5 Notable Moments You May Have Missed During the 2019 National Prayer Breakfast

Since 1953, hundreds of religious leaders, politicians, and dignitaries from around the world have gathered in Washington D.C. for the National Prayer Breakfast. Established during the President Dwight D. Eisenhower administration, this multi-faith event is an opportunity for politicians to unite around their shared values and move toward healing some of the deep divisions in the United States. 

This year’s prayer breakfast was no exception: More than 3,500 guests from 150 countries and all 50 states came together to hear remarks from President Donald Trump, a rousing message from International Justice Mission President Gary Haugen, worship from CCM artist Chris Tomlin, and more.

In case you missed it, here are five notable events that took place during this year’s National Prayer Breakfast.

Chris Tomlin led a room full of politicians in worship.

Grammy Award-winning CCM artist Chris Tomlin led worship at the annual breakfast and sang several of his chart-topping hits, including “Whom Shall I Fear” and “God of Angel Armies.”

Following a powerful message from Gary Haugen, the CEO and founder of the International Justice Mission, which highlighted the horrors of modern-day slavery, Tomlin sang “Amazing Grace,” a hymn originally penned by John Newton, former slave ship master.

“It’s amazing that this song was written from a once slave trader and is probably the most beloved song in all the world,” Tomlin said. “John Newton said God saved him in a dramatic way, and he wanted to spend the rest of his life preaching the good news and the freedom of God.”

A Christian doctor who fought Ebola and ISIS issued a powerful call for unity.

Dr. Lance Plyler of the Samaritan’s Purse evangelical Christian organization argued that, regardless of skin color, language, religion or country of residence, “We are all equal in the eyes of God” and “all neighbors.”

He reflected on the horrors he witnessed as a doctor fighting the Ebola crisis in West Africa, adding: “Who is our neighbor? I propose that the people of West Africa are our neighbors.”

Plyler went on to highlight the plight of those terrorized by Islamic extremism in the Middle East: “We worked incessantly, day and night, to save the victims of ISIS. I remember so many people horribly traumatized by this war,” he said, recalling how he had to amputate the legs of one 4-year-old girl.

“The people of Iraq are our neighbors,” he declared.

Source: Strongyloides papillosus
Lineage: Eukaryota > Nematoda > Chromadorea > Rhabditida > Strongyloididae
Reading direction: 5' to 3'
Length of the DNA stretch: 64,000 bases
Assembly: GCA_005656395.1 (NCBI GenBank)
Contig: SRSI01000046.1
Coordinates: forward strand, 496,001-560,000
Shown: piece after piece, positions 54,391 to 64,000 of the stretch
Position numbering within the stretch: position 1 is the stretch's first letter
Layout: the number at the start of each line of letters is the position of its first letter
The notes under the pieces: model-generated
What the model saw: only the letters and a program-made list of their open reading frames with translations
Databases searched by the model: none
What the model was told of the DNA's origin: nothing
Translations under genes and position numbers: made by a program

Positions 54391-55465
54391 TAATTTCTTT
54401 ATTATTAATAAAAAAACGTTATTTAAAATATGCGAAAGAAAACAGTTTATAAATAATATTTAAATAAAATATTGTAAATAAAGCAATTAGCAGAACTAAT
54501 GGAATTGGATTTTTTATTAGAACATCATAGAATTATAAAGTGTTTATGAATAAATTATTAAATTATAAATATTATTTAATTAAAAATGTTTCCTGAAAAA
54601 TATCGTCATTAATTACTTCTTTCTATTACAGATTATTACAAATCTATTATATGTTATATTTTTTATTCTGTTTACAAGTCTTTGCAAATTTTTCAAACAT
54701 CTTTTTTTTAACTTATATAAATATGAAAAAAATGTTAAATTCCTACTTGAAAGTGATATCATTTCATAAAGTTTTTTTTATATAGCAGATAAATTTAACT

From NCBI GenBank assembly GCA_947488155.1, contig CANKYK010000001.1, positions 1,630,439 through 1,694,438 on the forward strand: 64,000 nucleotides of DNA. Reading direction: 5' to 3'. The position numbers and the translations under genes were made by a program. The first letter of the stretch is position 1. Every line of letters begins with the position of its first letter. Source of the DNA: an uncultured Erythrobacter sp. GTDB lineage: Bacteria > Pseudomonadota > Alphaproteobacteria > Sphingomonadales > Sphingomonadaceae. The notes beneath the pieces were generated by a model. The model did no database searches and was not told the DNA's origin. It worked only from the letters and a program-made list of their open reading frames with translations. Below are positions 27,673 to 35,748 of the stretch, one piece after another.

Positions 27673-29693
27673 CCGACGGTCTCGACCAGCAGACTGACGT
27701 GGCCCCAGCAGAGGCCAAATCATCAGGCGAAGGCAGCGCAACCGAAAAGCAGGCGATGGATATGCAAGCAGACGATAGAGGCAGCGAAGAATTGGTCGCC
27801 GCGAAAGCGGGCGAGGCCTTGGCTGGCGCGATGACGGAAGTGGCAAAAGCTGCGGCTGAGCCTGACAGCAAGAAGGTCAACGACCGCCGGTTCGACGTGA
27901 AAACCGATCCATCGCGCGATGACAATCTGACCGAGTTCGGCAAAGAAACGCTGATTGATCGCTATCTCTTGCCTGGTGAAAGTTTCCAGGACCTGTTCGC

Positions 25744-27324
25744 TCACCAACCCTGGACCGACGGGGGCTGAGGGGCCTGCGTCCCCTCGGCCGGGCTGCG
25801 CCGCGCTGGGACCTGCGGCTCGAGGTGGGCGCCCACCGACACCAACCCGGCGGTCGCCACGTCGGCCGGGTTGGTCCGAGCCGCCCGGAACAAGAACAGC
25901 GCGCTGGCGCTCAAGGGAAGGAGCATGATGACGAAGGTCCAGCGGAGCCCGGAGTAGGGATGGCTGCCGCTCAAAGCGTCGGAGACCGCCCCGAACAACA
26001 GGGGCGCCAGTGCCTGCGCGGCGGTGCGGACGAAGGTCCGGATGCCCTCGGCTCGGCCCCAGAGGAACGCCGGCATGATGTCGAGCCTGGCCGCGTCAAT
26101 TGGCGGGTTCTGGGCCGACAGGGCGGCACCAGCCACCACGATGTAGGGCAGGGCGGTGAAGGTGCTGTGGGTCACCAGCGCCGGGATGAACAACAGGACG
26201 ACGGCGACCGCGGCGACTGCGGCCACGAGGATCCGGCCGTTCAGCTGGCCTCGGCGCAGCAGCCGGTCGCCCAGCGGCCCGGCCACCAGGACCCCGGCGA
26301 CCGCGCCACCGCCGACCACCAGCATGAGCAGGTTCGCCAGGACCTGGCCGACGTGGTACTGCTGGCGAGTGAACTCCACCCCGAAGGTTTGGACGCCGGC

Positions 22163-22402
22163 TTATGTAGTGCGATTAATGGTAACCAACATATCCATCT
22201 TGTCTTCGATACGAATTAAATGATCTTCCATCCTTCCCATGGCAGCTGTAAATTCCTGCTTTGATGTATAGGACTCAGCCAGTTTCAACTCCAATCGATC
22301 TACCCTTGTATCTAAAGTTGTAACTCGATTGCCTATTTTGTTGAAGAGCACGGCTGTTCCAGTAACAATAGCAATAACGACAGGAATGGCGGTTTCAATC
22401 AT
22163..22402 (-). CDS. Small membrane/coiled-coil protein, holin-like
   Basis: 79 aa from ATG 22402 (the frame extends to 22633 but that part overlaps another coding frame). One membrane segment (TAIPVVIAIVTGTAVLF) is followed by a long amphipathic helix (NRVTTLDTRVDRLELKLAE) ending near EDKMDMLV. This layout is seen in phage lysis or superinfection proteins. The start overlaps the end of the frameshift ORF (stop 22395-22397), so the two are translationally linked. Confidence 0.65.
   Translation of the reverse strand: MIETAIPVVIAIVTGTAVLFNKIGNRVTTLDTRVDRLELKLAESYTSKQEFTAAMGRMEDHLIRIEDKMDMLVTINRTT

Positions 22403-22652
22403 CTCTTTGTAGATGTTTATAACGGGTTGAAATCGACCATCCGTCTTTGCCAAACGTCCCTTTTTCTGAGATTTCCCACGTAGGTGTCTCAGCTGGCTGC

“Helping our neighbor is a vital expression of ambassadors of Jesus … it’s imperative that we help our neighbor,” he said. “As a follower of Jesus, as a physician and a humanitarian, I appeal to you, I implore you, to continue to permit us to travel the world to our fallen neighbors, to the people in need to provide medical care.”

The bishop who preached on Jesus’ sacrificial love at the royal wedding reminded politicians of Jesus’ greatest commandment.

Michael Curry, presiding bishop and primate of The Episcopal Church, read from 1st Corinthians 13 and pointed out that the Bible offers two commandments: Love God and love one another.

“That way of love can set us all free, and it can lift us up,” he said. “If you don’t believe me, maybe you’ll believe the old slaves of the antebellum South. They used to say, ‘If you cannot preach like Peter, if you cannot pray like Paul, You can tell the love of Jesus and say, He died for all. There is a balm in Gilead to make the wounded whole; There is a balm in Gilead to heal the sin-sick soul.”

Curry also presided over the wedding of Prince Harry and Megan Markle in May 2018. During the ceremony, he delivered a rousing sermon about the power of love.

“Love is the only way,” he said at the time. “There’s power in love. Don’t underestimate it. Don’t even over sentimentalize it. There’s power, power in love. If you don’t believe me, think about a time when you first fell in love. The whole world seemed to center around you and your beloved. Well, there’s power, power in love, not just in its romantic forms, but any form, any shape of love.”

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SOURCE: Christian Post, Leah MarieAnn Klett